The dentist, the dental hygienist, the dental assistant and the administrative staff all undertake different functions in a dental clinic and the quality of dental care and the loyalty of patients will depend on the hard work of each and every one of them. We're going to tell you more about the different roles, as well as their tasks, training and skills - don't miss out!
What are the roles and functions in a dental practice?
Although the dentist and dental assistant are the most visible professionals in a dental clinic, there is a much larger team behind the scenes. We'll tell you, one by one, who the people are that make up the dental clinic team and who make it possible for everything to work properly so that patients feel comfortable, safe and well cared for. Do you want to know more? Let's get started!
Dental Practice Manager
In smaller clinics, the dentist themselves takes the lead, but in larger clinics there may be another person who is in charge of running the dental practice. This person is in charge of the administrative side of the business, such as the ordering and distribution of dental products. They are also in charge of the accounts, invoicing, complaints and management of the clinic's staff, among other duties.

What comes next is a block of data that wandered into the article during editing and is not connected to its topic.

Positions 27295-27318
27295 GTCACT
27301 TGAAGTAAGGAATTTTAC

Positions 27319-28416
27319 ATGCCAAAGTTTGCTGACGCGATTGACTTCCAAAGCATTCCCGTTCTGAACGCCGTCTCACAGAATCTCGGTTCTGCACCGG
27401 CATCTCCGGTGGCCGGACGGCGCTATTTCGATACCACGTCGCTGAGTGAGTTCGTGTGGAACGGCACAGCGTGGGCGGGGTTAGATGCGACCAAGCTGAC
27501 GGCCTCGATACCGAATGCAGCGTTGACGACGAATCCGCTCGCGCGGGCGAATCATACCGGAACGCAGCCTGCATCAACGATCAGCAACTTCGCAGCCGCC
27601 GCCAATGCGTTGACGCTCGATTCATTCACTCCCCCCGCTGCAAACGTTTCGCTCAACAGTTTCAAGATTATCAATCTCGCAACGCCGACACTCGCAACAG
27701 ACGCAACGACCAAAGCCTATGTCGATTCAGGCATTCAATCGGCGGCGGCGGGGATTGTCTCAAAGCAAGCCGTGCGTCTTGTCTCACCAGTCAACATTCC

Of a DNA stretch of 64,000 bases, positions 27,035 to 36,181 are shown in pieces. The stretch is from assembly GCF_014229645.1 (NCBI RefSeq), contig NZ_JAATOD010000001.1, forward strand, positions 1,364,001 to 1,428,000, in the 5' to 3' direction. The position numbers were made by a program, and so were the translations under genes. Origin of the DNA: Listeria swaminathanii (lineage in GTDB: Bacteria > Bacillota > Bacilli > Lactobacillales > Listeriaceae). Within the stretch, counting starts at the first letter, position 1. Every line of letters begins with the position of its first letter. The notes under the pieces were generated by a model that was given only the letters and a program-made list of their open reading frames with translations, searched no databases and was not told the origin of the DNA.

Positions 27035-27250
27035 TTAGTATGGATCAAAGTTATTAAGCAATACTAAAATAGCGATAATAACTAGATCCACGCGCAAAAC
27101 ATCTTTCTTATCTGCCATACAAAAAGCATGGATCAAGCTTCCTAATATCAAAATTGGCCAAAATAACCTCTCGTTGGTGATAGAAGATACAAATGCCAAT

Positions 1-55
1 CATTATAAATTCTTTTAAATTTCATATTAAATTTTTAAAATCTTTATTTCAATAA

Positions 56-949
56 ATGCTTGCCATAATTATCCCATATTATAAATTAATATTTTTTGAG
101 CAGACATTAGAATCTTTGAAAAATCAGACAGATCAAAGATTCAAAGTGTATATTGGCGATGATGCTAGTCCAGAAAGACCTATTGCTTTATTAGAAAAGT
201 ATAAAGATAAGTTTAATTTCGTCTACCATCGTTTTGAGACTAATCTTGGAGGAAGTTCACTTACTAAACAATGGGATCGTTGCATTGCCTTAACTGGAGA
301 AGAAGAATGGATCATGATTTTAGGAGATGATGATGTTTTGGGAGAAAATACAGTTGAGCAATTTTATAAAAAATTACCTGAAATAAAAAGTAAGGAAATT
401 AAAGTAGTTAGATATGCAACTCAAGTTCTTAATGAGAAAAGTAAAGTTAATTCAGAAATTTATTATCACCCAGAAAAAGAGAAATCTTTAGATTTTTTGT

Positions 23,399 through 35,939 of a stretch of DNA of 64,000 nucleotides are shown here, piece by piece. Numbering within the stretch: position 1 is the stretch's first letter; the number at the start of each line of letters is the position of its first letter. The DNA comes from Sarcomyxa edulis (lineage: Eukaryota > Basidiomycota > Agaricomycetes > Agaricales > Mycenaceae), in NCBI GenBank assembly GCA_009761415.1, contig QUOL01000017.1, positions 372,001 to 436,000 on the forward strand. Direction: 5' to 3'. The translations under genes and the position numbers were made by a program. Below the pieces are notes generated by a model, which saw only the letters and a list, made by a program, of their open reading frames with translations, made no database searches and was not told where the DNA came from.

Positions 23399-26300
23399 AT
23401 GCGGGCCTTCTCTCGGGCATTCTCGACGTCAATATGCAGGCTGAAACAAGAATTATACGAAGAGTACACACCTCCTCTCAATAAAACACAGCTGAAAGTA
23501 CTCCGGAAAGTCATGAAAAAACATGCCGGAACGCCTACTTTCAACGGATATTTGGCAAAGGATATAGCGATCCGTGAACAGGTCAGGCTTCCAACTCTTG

It is clear, therefore, that the planning work in all these areas requires continuous contact with the other areas. And for the day-to-day management of a dental practice, excellent communication skills are required.
The practice manager (sometimes referred to as the administrative manager) usually has a graduate degree in business management and administration and normally has additional training in accounting and management.
Dentists study for a Dentistry Degree in order to be able to prevent, treat and diagnose patients' oral health. They not only pay attention to the teeth and gums, but are professionals who have a comprehensive approach to the patient, being able to offer multidisciplinary treatments from their different areas of expertise.
In small clinics, the dentist, as well as being the owner and manager, carries out general treatments. However, in larger businesses, there is a general dentist who then refers to other specialists. For example, these various specialities include: paediatric dentistry, endodontics, orthodontics, periodontics, prosthetics and oral rehabilitation, oral and maxillofacial surgery, implantology, cosmetic dentistry, etc.
Of course, a dentist must be calm and empathetic, be a good listener, be self-disciplined, be patient and have the ability to motivate.
This healthcare professional carries out dental treatments that are concerned with the prevention of oral diseases and oral hygiene under the supervision of the dentist. For example, these include tasks such as sealing fissures, applying fluoride to prevent tooth decay, performing dental cleaning, etc.
As you can imagine, the hygienist must have good vision and a steady hand to carry out their role. In addition, they must be a person with a good disposition and communication skills to provide oral health advice to patients. The other requirement is a Higher Technical Degree in Oral Hygiene.